Those who enter a tobacco shop will see colored packs of cigarettes with well-known logos behind the counter. But starting today, thats gonna change. All new packs of cigarettes get the same dark green-brown color. Retailers are allowed to sell the old parcels for another year.
Also, smoking at stations is now completely forbidden. The smoke columns on platforms have been removed. The last smoke pile has been brought to the Railway Museum in Utrecht.
These are the next steps in the fight that Secretary of State Paul Blokhuis is fighting against an unhealthy lifestyle, better known as the National Prevention Agreement. Earlier this year cigarettes had to be placed out of sight in supermarkets, and since August school squares have been non-smoking.
Previously, warnings and repellent pictures of the effects of smoking appeared on cigarette packs.
The new color is not just chosen. Research showed that people with this shade have the most negative association. The color should scare off smokers to buy cigarettes. The aim is to reduce the number of smokers and thus also the number of cases of lung cancer, with 22 percent the most common type of cancer in the Netherlands.
In addition to the uniform colour, the new packaging also almost no longer shows which brand the smoke product is. “So you cant see the famous logos of camels or cowboys anymore. Tobacco manufacturers have used those years because people have positive associations with them,” says Emeritus Professor Carel Jansen. “This has been an image built up for decades, which manufacturers can no longer use.”
The Dutch Cigarette and Kerf Tobacco Manufacturers (VNSK) are not happy about that. “What you do with this is to further restrict the competition between them. We expect smaller manufacturers in particular to suffer from this,” says Jan Hein Sträter on behalf of VNSK.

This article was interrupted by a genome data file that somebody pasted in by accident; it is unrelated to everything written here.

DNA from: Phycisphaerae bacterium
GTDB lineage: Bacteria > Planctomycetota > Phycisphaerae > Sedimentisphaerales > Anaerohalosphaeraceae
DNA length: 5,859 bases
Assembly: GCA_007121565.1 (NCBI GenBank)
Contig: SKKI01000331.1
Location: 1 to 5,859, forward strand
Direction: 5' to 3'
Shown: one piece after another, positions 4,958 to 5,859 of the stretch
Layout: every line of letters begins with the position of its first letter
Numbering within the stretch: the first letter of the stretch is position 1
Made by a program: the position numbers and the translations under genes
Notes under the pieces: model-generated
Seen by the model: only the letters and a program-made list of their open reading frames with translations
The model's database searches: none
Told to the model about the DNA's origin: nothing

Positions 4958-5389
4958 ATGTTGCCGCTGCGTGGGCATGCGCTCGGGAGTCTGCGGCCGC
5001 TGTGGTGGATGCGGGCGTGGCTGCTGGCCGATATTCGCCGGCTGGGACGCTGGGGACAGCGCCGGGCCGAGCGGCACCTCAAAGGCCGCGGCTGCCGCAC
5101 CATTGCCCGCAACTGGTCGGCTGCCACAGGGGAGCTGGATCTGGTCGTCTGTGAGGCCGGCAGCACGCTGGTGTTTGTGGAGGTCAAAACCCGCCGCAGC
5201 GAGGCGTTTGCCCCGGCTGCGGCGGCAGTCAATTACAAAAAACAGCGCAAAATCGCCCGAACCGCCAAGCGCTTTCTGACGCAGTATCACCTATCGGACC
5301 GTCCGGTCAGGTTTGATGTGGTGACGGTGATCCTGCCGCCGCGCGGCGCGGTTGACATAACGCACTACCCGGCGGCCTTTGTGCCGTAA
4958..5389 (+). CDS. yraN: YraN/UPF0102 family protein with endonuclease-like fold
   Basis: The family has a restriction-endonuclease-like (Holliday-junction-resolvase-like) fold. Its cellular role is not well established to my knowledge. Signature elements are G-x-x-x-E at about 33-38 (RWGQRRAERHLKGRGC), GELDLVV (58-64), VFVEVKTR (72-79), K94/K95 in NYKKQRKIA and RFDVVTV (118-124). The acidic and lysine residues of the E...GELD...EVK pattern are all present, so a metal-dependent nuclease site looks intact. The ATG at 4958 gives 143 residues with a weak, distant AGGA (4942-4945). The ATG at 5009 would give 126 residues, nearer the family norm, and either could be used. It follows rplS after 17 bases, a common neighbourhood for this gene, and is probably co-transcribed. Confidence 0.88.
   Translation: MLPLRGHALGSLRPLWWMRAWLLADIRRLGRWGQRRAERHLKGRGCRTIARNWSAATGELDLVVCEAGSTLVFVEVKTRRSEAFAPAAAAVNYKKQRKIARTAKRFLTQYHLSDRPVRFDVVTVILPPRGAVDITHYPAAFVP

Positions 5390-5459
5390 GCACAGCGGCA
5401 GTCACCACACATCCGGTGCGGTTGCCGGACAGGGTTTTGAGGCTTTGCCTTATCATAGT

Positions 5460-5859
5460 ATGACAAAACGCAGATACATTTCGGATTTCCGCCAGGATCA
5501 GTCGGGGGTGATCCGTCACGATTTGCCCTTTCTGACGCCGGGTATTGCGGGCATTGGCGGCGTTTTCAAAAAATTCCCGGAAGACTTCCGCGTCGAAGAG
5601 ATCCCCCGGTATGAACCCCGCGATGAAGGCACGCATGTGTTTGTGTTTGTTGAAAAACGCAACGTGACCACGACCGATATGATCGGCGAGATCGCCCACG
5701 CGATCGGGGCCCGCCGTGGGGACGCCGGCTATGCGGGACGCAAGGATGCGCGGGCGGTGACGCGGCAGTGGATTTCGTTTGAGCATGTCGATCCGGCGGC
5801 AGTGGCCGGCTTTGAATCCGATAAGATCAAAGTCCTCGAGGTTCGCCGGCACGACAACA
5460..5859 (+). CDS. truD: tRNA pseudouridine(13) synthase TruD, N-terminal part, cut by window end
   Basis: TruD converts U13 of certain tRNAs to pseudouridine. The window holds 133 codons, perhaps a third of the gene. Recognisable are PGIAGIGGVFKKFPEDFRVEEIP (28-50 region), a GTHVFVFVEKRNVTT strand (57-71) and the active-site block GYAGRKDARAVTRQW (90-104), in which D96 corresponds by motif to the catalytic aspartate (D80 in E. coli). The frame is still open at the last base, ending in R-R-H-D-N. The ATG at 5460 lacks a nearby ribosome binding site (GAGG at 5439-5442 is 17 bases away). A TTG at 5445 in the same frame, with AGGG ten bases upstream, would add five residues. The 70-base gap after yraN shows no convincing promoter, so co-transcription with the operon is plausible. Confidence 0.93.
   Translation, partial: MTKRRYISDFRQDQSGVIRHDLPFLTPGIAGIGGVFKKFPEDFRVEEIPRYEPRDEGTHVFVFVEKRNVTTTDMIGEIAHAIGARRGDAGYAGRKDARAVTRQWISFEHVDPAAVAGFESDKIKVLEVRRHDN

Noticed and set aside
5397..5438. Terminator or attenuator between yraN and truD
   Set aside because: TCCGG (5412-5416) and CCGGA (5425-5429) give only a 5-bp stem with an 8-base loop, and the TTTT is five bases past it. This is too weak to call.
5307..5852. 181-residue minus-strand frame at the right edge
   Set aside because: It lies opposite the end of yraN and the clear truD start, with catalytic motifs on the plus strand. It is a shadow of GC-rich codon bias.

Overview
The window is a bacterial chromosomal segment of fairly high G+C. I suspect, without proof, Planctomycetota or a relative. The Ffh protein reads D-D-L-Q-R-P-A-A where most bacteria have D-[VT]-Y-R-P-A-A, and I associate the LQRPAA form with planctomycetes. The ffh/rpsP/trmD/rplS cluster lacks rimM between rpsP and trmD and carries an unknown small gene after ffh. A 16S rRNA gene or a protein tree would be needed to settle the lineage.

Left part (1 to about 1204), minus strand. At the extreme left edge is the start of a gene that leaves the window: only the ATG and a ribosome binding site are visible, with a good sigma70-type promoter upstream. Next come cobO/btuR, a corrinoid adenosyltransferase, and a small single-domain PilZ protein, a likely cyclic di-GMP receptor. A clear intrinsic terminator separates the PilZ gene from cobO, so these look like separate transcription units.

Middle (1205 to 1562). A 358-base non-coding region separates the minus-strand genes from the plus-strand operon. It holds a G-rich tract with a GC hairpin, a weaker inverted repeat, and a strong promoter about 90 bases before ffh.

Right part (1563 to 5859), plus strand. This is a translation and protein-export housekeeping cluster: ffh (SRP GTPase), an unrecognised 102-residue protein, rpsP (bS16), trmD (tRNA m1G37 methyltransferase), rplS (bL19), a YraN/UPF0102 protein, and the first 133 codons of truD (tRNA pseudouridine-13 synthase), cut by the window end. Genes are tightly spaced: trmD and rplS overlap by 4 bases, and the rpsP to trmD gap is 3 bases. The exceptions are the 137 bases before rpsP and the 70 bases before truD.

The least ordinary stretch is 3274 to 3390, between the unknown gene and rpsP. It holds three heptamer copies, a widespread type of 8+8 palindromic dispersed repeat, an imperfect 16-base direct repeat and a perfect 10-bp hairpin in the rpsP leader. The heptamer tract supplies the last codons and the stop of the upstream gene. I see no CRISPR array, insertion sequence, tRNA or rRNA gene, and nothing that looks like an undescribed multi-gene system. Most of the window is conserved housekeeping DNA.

This also brings change to employees of tobacco shops. “It becomes difficult to find the right packages when they all look alike. It will take time,” says an employee of a Primera in Groningen. “A lot of hassle while smokers still smoke.”
The apparently unmarked packages are not the only visible measures. In most tobacco shops there have recently been large silver-coloured cabinets. As of 2021, all parcels must be behind closed doors. Small specialty shops that derive the vast majority of their income from the sale of cigarettes are excluded.
“ With me, these cabinets are fine, but if you have a small business, it is difficult,” says an employee of a tobacco shop in Deventer. She thinks the measure is unnecessary. “Every time that door open and shut, awkward. Plus smokers will come anyway, so its nonsense to put them out of sight.”
It is difficult to estimate how much effect the color change will have. Jansen previously conducted research into the effect of introducing packets with platelets of tumors or other effects of smoking. “We are fairly certain that the appearance of parcels affects smokers. Plain packaging will help a bit again, because smokers and their surroundings can no longer get around the warnings. After all, nothing else can be seen on the packages anymore.”
Australia is leading the way in this. “We know from Australian research that the measures will certainly have an effect,” says Jansen. “But it is not clear what it is in; the pictures, the warning texts, the repulsive color or the increase in prices. Or that it is the combination of all these measures.”
Also in Belgium, the unbranded dark green-brownish packages have recently been introduced. In France, all packages are white since 2016.
According to the tobacco manufacturers, the generic package does not yield anything. “It is a typical example of symbolic politics. The consumer is not distracted by a colour. You saw that before with the repellent pictures.”
Smokers in the Netherlands
The number of smokers in our country is steadily decreasing. In 2019, one in five adult Dutch people smoked, decipher the Trimbos Institute and the Central Bureau of Statistics. By comparison, in 2014, 25.7 percent of the adult population smoked, and last year it was 21.7 percent.
The proportion of young smokers has fallen. In 2010, 25.6 percent of young people aged between 16 and 20 smoked. In 2019, that share fell to 15.9 percent.
According to the objectives of the Prevention Agreement, the number of smokers should be reduced to 5% of the population by 2040.